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Stakeholders offer insights on ways to integrate engineers into national devt.

Due to the crucial role engineering and technology can play, especially in creating critical infrastructure such as transport, power, water supply, and others, stakeholders in this field of science are canvassing its integration into national development.

Engineers, they say, can be part of national development through three potential pathways classified as policy formulation, programme development, and project implementation.

“Engineers are at the core of national development as no nation can develop in the absence of a flourishing engineering and technology practice. Integrating the Nigeria engineer into the development process is, therefore, a starting point to the development of our nation,” explained Nurudeen Rafindadi, MD/CEO, Federal Roads Maintenance Agency (FERMA).

Rafindadi was keynote speaker at the 41st Association for Consulting Engineering in Nigeria (ACEN) annual conference/AGM in Lagos. He spoke on ‘Integrating Nigerian Engineers into National Development’, highlighting the various impacts of engineers on the nation’s economy.

Rafindadi was very optimistic about Nigeria in spite of present challenges, saying that the country would witness stability in the exchange rate and the entire macro-economic environment, major improvement in economic performance which should result, among others, in a reduction of the importation of food items and refined petroleum products, and improved power supply.

“The country also expects improved transport infrastructure, expanded industrial production, improved competitiveness, greater availability of foreign exchange, improved job creation, reduction in poverty and greater inclusiveness in the spread of the benefits of economic growth,” he hoped.

Rafindadi advised that, as a matter of policy, the Nigerian government should address one factor that has continued to limit Nigerian engineering firms from competing effectively with offshore counterparts. These are the high cost of fund/capital in establishing engineering practice and companies, and the conception and pioneering of projects generally.

“Our offshore counterparts and competitors have access to much lower cost of capital and sometimes actually get financial/moral support from their home countries in the form of assistance in negotiating contract terms and conditions,” he said.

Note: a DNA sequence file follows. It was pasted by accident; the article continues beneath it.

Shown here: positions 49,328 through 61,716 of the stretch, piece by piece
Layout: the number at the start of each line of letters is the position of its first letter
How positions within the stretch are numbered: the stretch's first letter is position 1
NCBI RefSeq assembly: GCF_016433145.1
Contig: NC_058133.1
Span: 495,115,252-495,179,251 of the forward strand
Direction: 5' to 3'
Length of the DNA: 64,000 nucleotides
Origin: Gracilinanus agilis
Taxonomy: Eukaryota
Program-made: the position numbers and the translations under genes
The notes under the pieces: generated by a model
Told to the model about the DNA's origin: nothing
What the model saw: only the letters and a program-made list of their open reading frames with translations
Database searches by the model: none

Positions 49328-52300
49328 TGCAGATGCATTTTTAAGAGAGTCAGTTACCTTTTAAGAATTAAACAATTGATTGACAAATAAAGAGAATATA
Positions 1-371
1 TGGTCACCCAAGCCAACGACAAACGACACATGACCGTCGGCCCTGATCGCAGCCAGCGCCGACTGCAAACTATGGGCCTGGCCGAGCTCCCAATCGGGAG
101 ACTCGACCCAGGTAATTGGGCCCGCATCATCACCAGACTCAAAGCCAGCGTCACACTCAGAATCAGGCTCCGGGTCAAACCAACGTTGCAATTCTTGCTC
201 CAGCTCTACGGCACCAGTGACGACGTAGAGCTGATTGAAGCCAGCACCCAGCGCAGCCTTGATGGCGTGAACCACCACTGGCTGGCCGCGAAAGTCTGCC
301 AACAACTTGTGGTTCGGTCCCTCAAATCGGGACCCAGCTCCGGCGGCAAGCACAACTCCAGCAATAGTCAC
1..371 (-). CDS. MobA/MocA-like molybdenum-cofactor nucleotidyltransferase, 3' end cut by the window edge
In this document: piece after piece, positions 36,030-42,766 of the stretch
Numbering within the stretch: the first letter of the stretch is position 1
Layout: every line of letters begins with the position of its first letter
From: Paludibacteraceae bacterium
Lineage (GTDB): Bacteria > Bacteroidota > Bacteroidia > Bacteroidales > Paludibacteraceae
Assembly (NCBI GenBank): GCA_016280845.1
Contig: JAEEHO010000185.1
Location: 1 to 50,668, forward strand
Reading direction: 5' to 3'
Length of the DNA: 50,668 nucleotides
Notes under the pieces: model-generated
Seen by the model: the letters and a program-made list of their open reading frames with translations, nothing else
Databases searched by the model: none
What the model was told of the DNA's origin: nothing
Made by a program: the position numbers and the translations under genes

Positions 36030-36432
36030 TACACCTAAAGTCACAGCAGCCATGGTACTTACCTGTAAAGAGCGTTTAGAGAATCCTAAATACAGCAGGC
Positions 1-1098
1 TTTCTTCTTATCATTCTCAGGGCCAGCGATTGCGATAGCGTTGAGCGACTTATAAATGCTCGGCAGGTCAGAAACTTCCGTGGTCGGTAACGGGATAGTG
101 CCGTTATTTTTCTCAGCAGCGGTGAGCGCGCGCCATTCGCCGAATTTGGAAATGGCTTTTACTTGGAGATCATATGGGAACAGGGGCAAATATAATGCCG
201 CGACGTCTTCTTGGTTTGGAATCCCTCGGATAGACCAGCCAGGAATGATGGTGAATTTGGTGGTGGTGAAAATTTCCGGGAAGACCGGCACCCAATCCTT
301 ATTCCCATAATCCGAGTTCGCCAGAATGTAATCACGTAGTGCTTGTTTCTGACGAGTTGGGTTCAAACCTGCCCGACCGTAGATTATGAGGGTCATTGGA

The Nigerian government must consider encouraging Engineering-based MDAs to create commercial subsidiaries and enterprises that can bid and execute jobs using the local workforce.

It is also necessary for government to consider the idea of establishing an infrastructure bank or credit agency that will lend at a concessionary rate to empower local engineering firms. Rafindadi hopes that this will raise their level of participation and enable acquisition of requisite experience that would engender technology transfer.

Another thing government should do is to stimulate growth in the local manufacturing industry through developing local production of industrial raw materials such as steel, chemicals, production plants and spare parts. “In general, I will say our problem is indeed not policy formulation but full implementation which has been lacking over the years,” he said.

Olujimi Hotonu, Permanent Secretary, Lagos State Ministry of Works and Infrastructure, who represented the state governor, Babajide Sanwo-Olu, said that as part of integrating Nigeria’s engineers, most of the state government’s contractors were sourced from the local market.

“We have found out that they have the capacity and the competence and can hold very well even when compared to their counterparts in the world. So, we believe that with a little encouragement, they can do better and it comes even cheaper than using foreign nationals,” he said.

In terms of equipment, he said, the state government started off with the contracts they knew they could handle conveniently who grew with time. “So, we move from one contract to another, from one stage of complexity to another and it has been encouraging; I’m happy to say that we have some of them. You will be surprised that Oshodi interchange is being handled by local contractor,” he said.

 

CHUKA UROKO

 

 

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